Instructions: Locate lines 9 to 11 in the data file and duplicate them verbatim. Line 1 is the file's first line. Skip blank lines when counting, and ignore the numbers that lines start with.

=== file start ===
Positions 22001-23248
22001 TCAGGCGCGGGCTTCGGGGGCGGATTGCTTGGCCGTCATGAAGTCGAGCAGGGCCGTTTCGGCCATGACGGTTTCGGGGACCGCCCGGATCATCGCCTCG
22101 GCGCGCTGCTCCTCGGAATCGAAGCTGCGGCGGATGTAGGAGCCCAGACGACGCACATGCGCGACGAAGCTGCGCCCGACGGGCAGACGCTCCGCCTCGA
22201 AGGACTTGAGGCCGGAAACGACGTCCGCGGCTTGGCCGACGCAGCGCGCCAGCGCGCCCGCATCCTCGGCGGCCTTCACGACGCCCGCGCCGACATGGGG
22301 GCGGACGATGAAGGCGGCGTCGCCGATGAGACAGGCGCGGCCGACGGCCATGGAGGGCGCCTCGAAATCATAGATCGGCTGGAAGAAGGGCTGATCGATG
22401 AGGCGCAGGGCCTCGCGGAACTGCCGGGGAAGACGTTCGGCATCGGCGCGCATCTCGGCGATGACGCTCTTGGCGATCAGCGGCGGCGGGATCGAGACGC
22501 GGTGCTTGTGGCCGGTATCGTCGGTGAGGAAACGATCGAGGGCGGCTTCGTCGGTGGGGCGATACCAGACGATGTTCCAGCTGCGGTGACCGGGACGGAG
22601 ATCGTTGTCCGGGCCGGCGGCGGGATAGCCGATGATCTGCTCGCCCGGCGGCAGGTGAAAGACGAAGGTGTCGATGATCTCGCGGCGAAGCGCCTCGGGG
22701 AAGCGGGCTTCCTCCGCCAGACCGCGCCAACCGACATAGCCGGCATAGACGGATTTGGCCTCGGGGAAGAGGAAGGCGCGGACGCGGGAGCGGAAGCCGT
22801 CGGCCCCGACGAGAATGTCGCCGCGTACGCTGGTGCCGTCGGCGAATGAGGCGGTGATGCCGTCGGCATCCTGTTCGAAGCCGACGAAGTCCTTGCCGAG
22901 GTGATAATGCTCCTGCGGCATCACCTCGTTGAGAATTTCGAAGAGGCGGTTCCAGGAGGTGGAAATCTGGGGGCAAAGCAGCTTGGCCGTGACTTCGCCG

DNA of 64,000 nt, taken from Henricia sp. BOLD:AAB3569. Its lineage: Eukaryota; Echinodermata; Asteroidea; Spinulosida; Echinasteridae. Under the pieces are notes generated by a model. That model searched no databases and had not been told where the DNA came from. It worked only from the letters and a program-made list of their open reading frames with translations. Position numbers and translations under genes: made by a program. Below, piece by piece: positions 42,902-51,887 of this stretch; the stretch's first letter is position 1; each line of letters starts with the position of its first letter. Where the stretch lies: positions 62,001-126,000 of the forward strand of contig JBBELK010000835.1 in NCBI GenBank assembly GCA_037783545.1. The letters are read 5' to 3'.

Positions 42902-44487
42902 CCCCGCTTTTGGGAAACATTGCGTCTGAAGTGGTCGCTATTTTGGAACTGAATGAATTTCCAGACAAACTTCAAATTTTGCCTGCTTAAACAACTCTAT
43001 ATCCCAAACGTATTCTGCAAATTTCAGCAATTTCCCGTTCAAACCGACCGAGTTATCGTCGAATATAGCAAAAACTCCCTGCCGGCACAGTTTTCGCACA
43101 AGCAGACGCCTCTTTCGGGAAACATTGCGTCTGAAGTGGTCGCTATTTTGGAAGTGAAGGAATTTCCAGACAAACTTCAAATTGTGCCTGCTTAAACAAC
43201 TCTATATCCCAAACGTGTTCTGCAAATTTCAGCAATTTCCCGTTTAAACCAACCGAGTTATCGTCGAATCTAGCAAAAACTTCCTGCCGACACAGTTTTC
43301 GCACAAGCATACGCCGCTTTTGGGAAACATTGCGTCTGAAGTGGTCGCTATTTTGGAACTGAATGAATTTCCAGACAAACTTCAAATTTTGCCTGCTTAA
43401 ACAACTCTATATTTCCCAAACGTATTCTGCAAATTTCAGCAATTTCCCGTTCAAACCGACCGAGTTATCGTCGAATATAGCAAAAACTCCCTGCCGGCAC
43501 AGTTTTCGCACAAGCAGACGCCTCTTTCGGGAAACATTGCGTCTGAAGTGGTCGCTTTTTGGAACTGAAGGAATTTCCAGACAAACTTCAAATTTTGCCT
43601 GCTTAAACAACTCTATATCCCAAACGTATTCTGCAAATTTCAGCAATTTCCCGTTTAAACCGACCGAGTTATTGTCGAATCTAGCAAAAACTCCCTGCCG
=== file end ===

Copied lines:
22701 AAGCGGGCTTCCTCCGCCAGACCGCGCCAACCGACATAGCCGGCATAGACGGATTTGGCCTCGGGGAAGAGGAAGGCGCGGACGCGGGAGCGGAAGCCGT
22801 CGGCCCCGACGAGAATGTCGCCGCGTACGCTGGTGCCGTCGGCGAATGAGGCGGTGATGCCGTCGGCATCCTGTTCGAAGCCGACGAAGTCCTTGCCGAG
22901 GTGATAATGCTCCTGCGGCATCACCTCGTTGAGAATTTCGAAGAGGCGGTTCCAGGAGGTGGAAATCTGGGGGCAAAGCAGCTTGGCCGTGACTTCGCCG